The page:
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Can't make natural logs work in java?

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  1. Jun 10, 2014 #1
    I'm trying to learn java. So I'm practicing what I've learned so far by making a calculator to do formulas I learned in my finance class.
    But it's not working right now.

    Code (Text):
               
     case ("loan length"):
     Scanner inp_ll = new Scanner(System.in);
     System.out.print("What is the monthly payment? ");
     monthlypmt = inp_ll.nextDouble();
     System.out.print("What is the rate? ");
     percent = inp_ll.nextDouble();
     rate = percent/100;
     System.out.print("What is the loan amount? ");
     principal = inp_ll.nextDouble();
     answer = (Math.log(monthlypmt/principal)-Math.log((monthlypmt/principal)-(rate/12)))/12*Math.log(1+rate/12);
     System.out.print(("The loan length is: ")+ (answer));
     break;
    Here's one input I tested

    And then another input using bigger numbers yields


    Did I just do the formula wrong?
    I looked it over a bunch and it looks right to me.
    I even erased it and tried typing it in again.

    Here's the original formula
    34oea7a.jpg

    where ln is natural log, m is monthly payment, p is principal and r is rate.
     
  2. jcsd
  3. Jun 10, 2014 #2

    AlephZero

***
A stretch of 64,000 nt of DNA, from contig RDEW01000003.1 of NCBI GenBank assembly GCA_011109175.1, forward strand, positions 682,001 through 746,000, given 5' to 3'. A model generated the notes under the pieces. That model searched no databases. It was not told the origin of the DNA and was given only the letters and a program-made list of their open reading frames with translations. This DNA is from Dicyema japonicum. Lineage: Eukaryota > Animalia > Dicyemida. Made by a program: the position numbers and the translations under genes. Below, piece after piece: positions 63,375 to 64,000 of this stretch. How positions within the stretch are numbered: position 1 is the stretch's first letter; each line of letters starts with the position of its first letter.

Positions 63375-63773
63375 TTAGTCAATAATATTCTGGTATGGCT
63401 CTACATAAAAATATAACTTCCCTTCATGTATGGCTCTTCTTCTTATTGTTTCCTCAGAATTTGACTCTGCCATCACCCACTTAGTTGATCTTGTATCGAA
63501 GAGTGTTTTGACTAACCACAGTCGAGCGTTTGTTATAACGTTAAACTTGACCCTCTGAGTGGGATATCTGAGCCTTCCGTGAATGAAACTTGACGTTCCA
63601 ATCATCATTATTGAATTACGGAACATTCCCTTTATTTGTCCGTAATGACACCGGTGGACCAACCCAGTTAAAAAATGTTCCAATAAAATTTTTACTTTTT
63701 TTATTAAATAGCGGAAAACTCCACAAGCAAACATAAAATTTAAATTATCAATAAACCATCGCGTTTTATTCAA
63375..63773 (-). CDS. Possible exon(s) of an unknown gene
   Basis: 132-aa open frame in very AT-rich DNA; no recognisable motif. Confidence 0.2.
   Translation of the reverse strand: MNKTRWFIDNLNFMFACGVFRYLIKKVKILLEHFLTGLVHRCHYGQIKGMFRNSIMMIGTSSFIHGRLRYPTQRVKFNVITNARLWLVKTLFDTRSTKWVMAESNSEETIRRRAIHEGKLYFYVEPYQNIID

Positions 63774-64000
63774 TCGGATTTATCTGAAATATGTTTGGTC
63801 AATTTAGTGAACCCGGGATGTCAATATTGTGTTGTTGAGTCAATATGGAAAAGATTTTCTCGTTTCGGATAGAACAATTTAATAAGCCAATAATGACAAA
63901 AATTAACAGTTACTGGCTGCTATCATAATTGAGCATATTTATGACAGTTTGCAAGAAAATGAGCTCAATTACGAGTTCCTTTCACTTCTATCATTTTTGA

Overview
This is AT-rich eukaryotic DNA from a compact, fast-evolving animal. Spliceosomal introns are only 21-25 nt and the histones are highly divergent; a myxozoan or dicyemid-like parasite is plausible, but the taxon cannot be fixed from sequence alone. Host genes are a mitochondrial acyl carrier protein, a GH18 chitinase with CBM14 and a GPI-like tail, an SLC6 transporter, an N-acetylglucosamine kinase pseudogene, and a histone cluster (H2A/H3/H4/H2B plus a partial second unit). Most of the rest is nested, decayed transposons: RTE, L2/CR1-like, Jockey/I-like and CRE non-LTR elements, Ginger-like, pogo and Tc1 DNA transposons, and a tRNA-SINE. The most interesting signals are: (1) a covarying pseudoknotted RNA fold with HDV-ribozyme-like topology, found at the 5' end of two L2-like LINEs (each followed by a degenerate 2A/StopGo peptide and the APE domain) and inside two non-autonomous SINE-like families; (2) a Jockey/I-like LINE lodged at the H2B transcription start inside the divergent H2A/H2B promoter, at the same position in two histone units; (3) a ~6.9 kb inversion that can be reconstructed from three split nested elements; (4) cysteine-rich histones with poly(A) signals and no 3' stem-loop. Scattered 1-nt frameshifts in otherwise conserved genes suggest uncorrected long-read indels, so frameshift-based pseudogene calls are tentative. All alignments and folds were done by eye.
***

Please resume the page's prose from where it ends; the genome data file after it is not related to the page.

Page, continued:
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    Science Advisor
    Homework Helper

    In Java, a/b*c means (a/b)*c, not a/(b*c).

    You need another pair of ( ) in your statement
    Code (Text):
    answer = (....) / 12 * Math.log(....);
     
  4. Jun 11, 2014 #3

    Borek

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    Staff: Mentor

    I would say it is not limited to Java.
     
  5. Jun 11, 2014 #4

    adjacent

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    Gold Member

    Yes, it's a rule all of use use. The BIDMUS rule.
     
  6. Jun 11, 2014 #5

    AlephZero

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    Homework Helper

    Did you read the section "Exceptions to the standard" in that link?

    I agree most programming languages the BIDMUS rules, but not all - for example APL.
     
  7. Jun 11, 2014 #6

    adjacent

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    Gold Member

    I was referring to mathematicians.
     
  8. Jun 11, 2014 #7

    jtbell

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    Staff: Mentor

    You sound like a New Yorker. :rolleyes: Uh-dittion? Fuhgeddaboutit!
     
  9. Jun 11, 2014 #8

    jedishrfu

    Staff: Mentor

    The safest solution is to always use parens around all factors and terms to make it explicitly clear what the math precedence is supposed to be.

    This is especially true with operator precedence rules of the more arcane operators like the boolean and bitshift operators.

    For Java, the operator precedence is (now entering the BIDMAS zone):

    http://en.wikipedia.org/wiki/Operator_precedence

    Java has some interesting gotchas too like when you use == vs = or && vs & ... that may not issue compile-time errors but do something quite unexpected because you typed in the wrong operator.
     
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